Tampa, FL (Law Firm Newswire) May 13, 2013 – A teenage boy died two days after being pulled from a swimming pool at Disney World.
Anthony Johnson, 13, was playing with friends in a pool at Disney’s Pop Century Resort. His family was visiting from Missouri.
Family members said Anthony was jumping in and out of the water with his friends. When his absence was noticed, he was spotted at the bottom of the pool and pulled out within minutes, according to WFTV.
Tampa personal injury lawyer Robert Joyce commented, “Swimming pools claim an alarming number of lives each year. Even when trained lifeguards are present, there are significant risks to safety. When lifeguards are absent, parents need to closely watch children and also teach them to watch out for each other.”
The pool had no lifeguards on duty; posted signs warned hotel residents to swim at their own risk.
“Liability on the part of the resort would be difficult to prove in a case like this,” added Joyce. “However, I cannot help but think that having trained lifeguards watching each pool is a prudent policy that would go a long way to preventing such tragedies.”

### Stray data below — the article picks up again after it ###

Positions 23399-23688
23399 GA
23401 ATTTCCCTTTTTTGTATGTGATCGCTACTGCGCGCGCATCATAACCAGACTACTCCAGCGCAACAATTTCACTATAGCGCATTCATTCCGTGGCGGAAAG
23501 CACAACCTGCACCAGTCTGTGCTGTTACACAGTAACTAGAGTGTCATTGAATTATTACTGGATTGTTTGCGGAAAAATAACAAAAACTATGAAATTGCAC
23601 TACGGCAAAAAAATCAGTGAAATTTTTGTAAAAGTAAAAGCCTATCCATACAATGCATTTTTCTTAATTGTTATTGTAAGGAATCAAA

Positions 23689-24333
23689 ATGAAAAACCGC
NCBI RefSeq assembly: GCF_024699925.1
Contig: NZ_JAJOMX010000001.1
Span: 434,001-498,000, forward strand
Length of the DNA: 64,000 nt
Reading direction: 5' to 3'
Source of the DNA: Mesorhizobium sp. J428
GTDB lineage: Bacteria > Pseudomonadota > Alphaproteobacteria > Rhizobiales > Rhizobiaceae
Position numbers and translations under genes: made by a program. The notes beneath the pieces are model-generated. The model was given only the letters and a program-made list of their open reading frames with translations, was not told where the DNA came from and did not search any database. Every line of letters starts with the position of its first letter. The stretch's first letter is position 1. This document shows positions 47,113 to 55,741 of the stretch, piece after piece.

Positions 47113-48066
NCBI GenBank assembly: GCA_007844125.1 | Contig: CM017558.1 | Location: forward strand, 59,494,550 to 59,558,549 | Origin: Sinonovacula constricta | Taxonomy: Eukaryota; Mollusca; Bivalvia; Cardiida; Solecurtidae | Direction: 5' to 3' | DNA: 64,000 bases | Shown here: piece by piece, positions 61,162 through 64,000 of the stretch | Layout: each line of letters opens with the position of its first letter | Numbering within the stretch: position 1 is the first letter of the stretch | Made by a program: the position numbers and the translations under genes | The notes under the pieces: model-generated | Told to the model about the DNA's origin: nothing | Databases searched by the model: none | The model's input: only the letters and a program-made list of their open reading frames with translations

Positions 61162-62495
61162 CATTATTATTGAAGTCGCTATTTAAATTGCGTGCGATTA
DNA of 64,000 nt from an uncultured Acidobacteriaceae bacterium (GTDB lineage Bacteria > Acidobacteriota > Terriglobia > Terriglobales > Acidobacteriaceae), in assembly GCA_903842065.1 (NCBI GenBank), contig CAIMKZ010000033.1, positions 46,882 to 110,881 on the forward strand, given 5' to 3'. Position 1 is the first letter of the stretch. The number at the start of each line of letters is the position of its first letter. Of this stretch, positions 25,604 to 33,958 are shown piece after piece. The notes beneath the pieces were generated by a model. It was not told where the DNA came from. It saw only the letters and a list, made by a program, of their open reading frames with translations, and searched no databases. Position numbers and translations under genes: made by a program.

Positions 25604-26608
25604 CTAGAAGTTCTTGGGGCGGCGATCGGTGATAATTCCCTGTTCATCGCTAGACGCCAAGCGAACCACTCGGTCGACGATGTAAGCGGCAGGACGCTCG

William Cybulski, a firefighter on vacation from Buffalo, told WKMG that he helped another vacationing firefighter and a doctor give Anthony CPR after he was pulled from the pool.
Cybulski’s partner, Crystal Loschiavo, told reporters she tried to keep Anthony’s family calm. She said his brother was very upset and said he did not want anything to happen to Anthony.
Disney released a statement saying they were saddened by the death and are offering “care and assistance” to the family.
Shortly after the accident, Walt Disney Co. announced a new admission policy requiring all children under 14 to be accompanied by a visitor over 14. The parks have been popular among parents who treated them as a sort of day-care during school vacations. In announcing the new policy, Disney did not mention the recent drowning, but is perhaps seeking to limit its overall liability exposure.
Disney’s Pop Century Resort is part of the “ESPN Wide World of Sports” complex in Lake Buena Vista, just outside Orlando.
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